UPS Photobomb

america, humor, internet, mountains, photography, serendipity, wyoming

I sometimes use Google Street View to identify locations for photos that I – or others – have taken.  In this instance, I rotated a view on Teton Park Road in Grand Teton National Park from looking northwest to looking southeast… and discovered this UPS guy!

UPS Van on Google Street View on Teton Park Road in Grand Teton National Park , Wyoming

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Children and old home on badly eroded land–The Bitter Years #11

america, american history, great depression, landscape, north carolina, photography, the bitter years, vintage images

Wolcott, Marion Post, photographer. Negro children and old home on badly eroded land near Wadesboro, North Carolina. Dec, 1938.

The Bitter Years, Wall 2 (Drought and Erosion)
Negro children and old home on badly eroded land near
Wadesboro, North Carolina.
December, 1938.
Marion Post Wolcott 50720E


The Bitter Years, in 1962, was Edward Steichen’s last exhibition as Director of the Department of Photography at New York’s Museum of Modern Art (MoMA). The images in the exhibition were personally selected by Steichen from 270,000 photos taken for the Farm Security Administration by a team of photographers employed between 1935 and 1941 to document (primarily) rural America during the Great Depression.

Image information:

  • Wolcott, Marion Post, photographer. Negro children and old home on badly eroded land near Wadesboro, North Carolina. Dec, 1938. Image. Retrieved from the Library of Congress, www.loc.gov/pictures/item/fsa2000031123/PP/. (Accessed September 19, 2016.)
  • Call Number: LC-USF347- 050720-E-A [P&P]
  • Part of: Farm Security Administration – Office of War Information Photograph Collection
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Hippies: Use Back Door

humor, photography, sign sign everywhere a sign

Sign, Sign, Everywhere a Sign #7

Sign: Hippies use backdoor; No Exception; Old sign informing Hippies to use the backdoor at a bar on Green Turtle Cay, Bahamas.

Old sign informing Hippies to use the backdoor at the Sundowner bar on Green Turtle Cay, Bahamas.

Used in video:


Exit78 photo series: Sign, Sign, Everywhere a Sign (#7)

Image accessed on Pixabay, September 8, 2016; CC0 Public Domain; Free for commercial use; No attribution required

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Brigadier General Herman Haupt on a scout boat

american history, art, art on sunday, civil war, history, photography, vintage images

Art on Sunday #17

Russell, Andrew J.; Brigadier General Herman Haupt On a Scout Boat.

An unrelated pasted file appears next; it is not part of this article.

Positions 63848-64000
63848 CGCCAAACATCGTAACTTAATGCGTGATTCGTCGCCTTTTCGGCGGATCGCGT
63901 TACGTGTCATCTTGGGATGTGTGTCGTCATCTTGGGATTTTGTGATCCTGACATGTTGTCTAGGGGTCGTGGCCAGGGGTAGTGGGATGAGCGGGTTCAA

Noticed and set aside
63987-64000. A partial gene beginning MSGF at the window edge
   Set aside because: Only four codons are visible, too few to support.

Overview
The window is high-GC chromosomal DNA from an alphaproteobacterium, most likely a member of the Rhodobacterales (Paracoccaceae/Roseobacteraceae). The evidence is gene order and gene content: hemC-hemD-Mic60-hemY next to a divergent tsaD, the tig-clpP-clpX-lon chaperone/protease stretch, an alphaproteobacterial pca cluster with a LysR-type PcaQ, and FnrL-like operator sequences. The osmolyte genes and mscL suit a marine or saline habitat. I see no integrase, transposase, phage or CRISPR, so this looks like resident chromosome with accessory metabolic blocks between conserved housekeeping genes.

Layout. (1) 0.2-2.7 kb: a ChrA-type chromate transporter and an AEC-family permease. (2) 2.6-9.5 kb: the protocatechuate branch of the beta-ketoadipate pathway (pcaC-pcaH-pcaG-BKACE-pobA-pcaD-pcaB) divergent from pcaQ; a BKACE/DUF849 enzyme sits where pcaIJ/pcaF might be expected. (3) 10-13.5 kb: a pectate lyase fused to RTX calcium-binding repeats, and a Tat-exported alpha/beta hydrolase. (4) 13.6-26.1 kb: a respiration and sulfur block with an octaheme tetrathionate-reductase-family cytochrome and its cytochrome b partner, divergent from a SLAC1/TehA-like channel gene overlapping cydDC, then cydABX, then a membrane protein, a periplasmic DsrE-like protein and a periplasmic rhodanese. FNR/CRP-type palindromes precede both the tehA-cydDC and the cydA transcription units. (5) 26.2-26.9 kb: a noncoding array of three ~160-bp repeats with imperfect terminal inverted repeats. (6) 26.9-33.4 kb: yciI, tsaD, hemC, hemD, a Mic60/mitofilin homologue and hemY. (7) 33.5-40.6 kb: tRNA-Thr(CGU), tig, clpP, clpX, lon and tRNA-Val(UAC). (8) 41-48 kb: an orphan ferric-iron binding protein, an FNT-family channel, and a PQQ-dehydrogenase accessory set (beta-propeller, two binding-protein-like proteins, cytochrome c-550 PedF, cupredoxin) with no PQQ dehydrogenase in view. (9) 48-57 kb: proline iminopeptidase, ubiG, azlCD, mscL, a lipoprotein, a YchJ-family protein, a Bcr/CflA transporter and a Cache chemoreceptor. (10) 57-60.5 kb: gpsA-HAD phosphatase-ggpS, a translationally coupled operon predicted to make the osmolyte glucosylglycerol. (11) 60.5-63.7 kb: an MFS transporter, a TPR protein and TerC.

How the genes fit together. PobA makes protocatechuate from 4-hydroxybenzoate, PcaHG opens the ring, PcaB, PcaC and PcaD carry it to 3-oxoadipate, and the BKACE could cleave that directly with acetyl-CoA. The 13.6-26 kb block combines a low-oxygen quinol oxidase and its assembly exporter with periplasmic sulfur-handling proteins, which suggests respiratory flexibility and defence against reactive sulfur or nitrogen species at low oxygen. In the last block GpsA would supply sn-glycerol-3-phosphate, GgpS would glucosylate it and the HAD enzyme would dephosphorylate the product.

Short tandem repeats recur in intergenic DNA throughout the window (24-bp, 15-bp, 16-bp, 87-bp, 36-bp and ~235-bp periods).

This work1, from Yale University Beinecke Rare Book & Manuscript Library, was essentially created by hand painting over a photograph by Andrew J. Russell taken in the middle of the American Civil War.  The U.S. Library of Congress has a copy of the photograph2 (below) without the artistic embellishments.

Russell, Andrew J, photographer. Gen'l H. Haupt. ca. 1862 or 1863, Image. Retrieved from the Library of Congress

Description on back of image:

United States Military Railway Department.
Construction and Transportation

No. 21. Expedients for Crossing Streams. – No. 21 represents a pair of small pontoons, designed to facilitate scouting operations. They should be about 10 inches diameter, and 7 or 8 feet long. They can be carried by a strap around the waist, and concealed by an overcoat. A boat can be made of these by running poles through the loops, and then placing sticks across. They were originally designed for the use of surveying parties, but for scouting expeditions they may be of much value.


Source information:

  1. Brigadier General Herman Haupt on a scout boat; http://brbl-dl.library.yale.edu/vufind/Record/3565624 Andrew J. Russell, photographer; painter unknown; Yale University Beinecke Rare Book & Manuscript Library
  2. Gen’l H. Haupt; http://www.loc.gov/pictures/item/2006676150/ Andrew J. Russell, photographer; Library of Congress
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Dry and parched earth in the Bad Lands of South Dakota–The Bitter Years #10

america, american history, great depression, photography, south dakota, the bitter years, vintage images

Rothstein, Arthur, photographer. Dry and parched earth in the badlands of South Dakota. May, 1936.

The Bitter Years, Wall 2 (Drought and Erosion)
Dry and parched earth in the Bad Lands of South Dakota.
May 1936
Arthur Rothstein 4380D


The Bitter Years, in 1962, was Edward Steichen’s last exhibition as Director of the Department of Photography at New York’s Museum of Modern Art (MoMA). The images in the exhibition were personally selected by Steichen from 270,000 photos taken for the Farm Security Administration by a team of photographers employed between 1935 and 1941 to document (primarily) rural America during the Great Depression.